The Portland Art Museum has had two car shows that I’ve attended. Both emphasized design as well as engineering and in the case of the latter how engineering and design can go hand in hand.
The earlier exhibit was called, “The Allure of the Automobile”. Some of those designs were startling. All of them were gorgeous. For example the 1938 Hispano-Suiza Dubonnet Xenia. It was built in France under contract to the Spanish Hispano-Suiza company. There is only one. This is the first car to have a curved windshield. It is a marvel to behold.
Also in that earlier car exhibit was a Bugatti Type 57 Atalante Coupe It looks like a hornet. A well- dressed hornet on its way to somewhere classy – perhaps to go see F. Scott and Zelda. That’s a 1933 Pierce Arrow there in the background. There are 3 left of that model. You can still buy a Pierce Arrow. They come with ladders and fire hoses these days.
The current exhibit is “The Shape of Speed”. It will be up until Sept. 16th, 2018. Having seen the previous car display I was anxious to go as I had since become something of a fan of 1930s cars. My favorite of all time was the 1937 Talbot-Lago 150c SS. To my mind the most beautiful car ever made and one the beautiful things ever made period. There are 9, all different colors. The maroon one was my favorite. There it was, right there. I could have gotten in before they had a chance to stop me. Other wonders competed for attention.
You’ll see a bluish silvery thing behind the Talbot. That’s another Bugatti. There was only one, a prototype that has been lost though there were pictures. An early chassis was found that had a proper serial number. There was an engine in an unopened box. All they needed was to reconstruct the body using only the pictures for reference. The body on the original was a magnesium alloy called elektron. Welding magnesium wasn’t possible then, barely possible now so it’s riveted together. Isn’t that a great name though? Elektron. Buck Roger’s helmet was made of elektrons.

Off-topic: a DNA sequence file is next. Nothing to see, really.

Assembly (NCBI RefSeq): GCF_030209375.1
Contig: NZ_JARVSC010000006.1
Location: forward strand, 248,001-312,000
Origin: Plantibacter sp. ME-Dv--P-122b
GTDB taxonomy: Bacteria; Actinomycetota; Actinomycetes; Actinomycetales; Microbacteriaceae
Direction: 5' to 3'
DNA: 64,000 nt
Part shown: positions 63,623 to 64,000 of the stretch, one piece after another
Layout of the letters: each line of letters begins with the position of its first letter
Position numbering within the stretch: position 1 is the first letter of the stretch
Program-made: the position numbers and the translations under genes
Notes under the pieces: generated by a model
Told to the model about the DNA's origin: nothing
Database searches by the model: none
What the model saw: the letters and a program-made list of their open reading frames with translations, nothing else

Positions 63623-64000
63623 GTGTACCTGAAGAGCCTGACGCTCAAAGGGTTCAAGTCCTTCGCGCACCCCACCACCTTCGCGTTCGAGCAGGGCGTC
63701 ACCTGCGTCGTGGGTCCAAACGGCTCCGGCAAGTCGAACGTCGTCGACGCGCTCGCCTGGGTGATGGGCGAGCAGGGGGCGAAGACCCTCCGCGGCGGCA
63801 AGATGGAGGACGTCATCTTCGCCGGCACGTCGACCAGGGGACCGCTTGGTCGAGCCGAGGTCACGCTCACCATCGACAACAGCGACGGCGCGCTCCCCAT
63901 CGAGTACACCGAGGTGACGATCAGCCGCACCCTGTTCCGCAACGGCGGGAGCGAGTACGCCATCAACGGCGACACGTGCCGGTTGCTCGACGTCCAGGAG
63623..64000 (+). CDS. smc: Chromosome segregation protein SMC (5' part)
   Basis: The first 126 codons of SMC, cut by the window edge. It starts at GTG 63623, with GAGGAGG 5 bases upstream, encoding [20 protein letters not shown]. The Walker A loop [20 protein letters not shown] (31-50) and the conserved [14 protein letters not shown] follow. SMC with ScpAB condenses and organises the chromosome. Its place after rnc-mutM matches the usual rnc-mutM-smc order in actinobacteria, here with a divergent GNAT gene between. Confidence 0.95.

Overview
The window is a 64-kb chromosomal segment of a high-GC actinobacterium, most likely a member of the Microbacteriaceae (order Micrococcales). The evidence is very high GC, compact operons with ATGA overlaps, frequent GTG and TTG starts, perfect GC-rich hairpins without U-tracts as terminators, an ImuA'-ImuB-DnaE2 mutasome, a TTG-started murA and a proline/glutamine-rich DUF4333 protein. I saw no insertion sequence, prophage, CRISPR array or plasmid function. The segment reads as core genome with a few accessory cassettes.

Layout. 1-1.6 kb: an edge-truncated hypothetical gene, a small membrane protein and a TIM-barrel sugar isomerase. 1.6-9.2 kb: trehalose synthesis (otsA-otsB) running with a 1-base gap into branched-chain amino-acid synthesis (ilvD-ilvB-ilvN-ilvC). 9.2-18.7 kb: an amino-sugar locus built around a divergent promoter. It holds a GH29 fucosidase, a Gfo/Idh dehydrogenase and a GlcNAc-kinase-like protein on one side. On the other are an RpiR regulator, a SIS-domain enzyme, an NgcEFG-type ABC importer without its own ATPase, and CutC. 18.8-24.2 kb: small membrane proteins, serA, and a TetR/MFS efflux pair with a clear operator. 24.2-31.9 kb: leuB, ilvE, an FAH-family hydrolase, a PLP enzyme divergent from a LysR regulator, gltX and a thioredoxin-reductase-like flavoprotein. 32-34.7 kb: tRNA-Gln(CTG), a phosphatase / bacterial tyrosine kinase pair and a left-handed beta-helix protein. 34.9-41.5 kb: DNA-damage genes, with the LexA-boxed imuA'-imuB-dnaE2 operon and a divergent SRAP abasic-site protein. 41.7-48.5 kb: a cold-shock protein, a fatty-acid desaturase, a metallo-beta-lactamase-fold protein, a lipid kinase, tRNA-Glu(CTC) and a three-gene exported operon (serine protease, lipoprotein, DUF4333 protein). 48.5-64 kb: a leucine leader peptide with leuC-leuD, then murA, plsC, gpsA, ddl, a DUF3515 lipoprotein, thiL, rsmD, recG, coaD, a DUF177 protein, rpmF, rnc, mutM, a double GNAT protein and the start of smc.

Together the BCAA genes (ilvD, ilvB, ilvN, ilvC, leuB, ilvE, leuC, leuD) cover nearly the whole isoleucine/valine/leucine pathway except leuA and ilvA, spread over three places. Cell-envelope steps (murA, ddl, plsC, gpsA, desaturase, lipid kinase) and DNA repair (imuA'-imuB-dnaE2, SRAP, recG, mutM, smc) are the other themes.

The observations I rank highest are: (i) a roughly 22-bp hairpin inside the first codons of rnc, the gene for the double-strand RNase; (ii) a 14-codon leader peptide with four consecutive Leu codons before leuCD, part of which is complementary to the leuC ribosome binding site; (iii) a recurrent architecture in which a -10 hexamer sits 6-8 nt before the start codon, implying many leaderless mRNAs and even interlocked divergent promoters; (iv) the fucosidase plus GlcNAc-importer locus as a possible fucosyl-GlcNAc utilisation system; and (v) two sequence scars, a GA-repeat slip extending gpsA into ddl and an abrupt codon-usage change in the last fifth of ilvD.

Sadly the designers neglected to incorporate windows that could open so it was impossibly stuffy and hot in there. You see the insanely wealth suffer too.
This is the thirties. The depression was raging. There was civil war in Spain, Germany is getting scary. Guernica. A great war is coming yet designers are sculpting cars that look amazing 80 years later. These are revolutionary times for car design. Speaking of Germany Mercedes is also experimenting with streamlining at the time though in a more intimidating manner. Cars as sculpture send a message as does any sculpture. The Mercedes looks to be about dominance. Maybe I am reading too much into it but it looks like it’s angry and in pain. Like a bully.
I will not close with that but a lovely little thing designed to look like a plane but looks more like a carp with a hernia. I’m being unfair. It looks like a dugong. It was meant to be a car for the masses and in a promotional drive around the country it did very well. Having only three wheels it was far easier and cheaper to make rigid structure. It got 43 mpg and was to sell for $300 new. It was just too weird to catch on.
In any case I highly recommend a visit to see how good it can be when designers get things right.
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